This article summarizes the results of three studies of the value of corporate takeovers. The first study suggests that takeovers discipline some managers who make value-reducing decisions. Specifically, firms that have made acquisitions that reduced their stock values tend to become takeover targets, while firms that have made acquisitions that increased their values do not. Furthermore, acquisitions associated with abnormal stock price declines tend to be divested, either in subsequent bust-up takeovers or during and following subsequent takeover attempts.
The second study suggests that the quality of acquisition decisions tends to increase with the degree of the acquiring firm’s leverage. The more levered the acquiring firm, the more likely it is that its stock price will increase at the announcement of an acquisition. However, it is difficult to determine whether managers of highly levered firms make better decisions (presumably as a result of the oversight provided by debtholders) or whether managers who make good decisions are simply able to obtain more debt.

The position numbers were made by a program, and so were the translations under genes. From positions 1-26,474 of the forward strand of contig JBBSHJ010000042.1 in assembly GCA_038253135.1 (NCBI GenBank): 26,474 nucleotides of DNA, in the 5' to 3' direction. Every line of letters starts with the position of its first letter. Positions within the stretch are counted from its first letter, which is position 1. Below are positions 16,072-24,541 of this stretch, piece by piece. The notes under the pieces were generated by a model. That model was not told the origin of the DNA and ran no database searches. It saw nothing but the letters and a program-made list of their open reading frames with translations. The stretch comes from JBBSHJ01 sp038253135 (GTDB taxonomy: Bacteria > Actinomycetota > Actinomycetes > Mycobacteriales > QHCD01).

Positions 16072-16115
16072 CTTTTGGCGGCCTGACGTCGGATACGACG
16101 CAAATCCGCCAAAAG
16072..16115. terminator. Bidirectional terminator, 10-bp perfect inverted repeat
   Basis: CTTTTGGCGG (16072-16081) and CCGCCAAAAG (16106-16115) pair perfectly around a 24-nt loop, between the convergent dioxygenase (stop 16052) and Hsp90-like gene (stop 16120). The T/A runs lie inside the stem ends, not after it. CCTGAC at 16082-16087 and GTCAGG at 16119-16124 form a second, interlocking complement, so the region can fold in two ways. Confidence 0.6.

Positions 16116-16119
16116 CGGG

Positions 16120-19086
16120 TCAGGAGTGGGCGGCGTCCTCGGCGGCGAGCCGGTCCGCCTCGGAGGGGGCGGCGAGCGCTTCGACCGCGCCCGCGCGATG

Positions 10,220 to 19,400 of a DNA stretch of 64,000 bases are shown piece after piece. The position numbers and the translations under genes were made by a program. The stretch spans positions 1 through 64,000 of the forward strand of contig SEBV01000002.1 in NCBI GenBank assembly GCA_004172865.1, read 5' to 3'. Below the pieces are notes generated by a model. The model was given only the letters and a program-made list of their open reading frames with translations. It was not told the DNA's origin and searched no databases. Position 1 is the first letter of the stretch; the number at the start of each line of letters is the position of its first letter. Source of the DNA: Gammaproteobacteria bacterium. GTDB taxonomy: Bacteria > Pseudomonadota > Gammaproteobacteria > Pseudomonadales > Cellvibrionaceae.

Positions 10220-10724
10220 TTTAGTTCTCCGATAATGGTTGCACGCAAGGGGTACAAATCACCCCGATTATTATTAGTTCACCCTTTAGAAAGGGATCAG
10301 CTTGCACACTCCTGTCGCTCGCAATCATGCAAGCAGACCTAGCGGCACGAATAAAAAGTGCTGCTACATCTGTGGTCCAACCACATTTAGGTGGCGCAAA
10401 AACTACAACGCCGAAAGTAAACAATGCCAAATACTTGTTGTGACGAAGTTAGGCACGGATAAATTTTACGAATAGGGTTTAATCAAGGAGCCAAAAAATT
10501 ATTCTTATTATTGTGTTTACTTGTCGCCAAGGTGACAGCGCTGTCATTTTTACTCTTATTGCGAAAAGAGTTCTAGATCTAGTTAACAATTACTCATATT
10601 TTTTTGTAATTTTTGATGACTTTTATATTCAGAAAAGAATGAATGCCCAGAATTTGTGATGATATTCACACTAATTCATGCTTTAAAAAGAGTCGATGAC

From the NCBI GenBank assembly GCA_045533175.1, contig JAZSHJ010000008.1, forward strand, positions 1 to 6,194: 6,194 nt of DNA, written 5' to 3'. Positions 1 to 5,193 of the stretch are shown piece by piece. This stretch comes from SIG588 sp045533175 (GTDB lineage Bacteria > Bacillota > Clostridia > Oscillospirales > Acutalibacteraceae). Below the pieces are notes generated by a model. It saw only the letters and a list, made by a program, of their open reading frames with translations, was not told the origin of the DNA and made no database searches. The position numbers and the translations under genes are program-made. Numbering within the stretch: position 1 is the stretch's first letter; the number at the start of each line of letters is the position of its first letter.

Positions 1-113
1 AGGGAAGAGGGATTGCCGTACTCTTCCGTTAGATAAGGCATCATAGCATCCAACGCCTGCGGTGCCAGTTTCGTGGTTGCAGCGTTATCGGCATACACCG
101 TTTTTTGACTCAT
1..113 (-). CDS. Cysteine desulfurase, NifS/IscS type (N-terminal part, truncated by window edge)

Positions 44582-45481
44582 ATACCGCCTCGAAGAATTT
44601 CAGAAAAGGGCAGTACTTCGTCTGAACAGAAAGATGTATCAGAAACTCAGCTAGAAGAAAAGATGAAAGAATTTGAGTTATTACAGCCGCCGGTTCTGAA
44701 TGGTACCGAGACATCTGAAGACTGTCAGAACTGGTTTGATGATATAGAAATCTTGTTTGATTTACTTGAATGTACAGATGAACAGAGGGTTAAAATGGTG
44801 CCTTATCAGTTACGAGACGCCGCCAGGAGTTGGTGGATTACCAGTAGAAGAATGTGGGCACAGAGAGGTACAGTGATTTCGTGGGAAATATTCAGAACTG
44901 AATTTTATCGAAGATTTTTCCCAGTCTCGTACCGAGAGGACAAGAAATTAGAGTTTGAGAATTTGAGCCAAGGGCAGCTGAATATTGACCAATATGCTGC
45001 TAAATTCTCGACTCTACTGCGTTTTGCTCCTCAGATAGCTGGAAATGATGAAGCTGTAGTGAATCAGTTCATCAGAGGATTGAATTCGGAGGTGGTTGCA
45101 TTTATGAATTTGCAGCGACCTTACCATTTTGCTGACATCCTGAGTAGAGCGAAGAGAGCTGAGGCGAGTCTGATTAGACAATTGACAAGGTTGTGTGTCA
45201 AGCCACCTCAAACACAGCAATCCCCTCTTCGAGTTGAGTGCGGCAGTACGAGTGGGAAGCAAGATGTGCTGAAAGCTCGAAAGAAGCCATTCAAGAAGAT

The last study argues that Congressional action to limit takeovers contributed to the 10.44 per cent market decline on October 14–16, 1987, which in turn may have triggered the market crash of October 19. The stock market reactions following Congressional action suggest that market participants view takeovers favorably.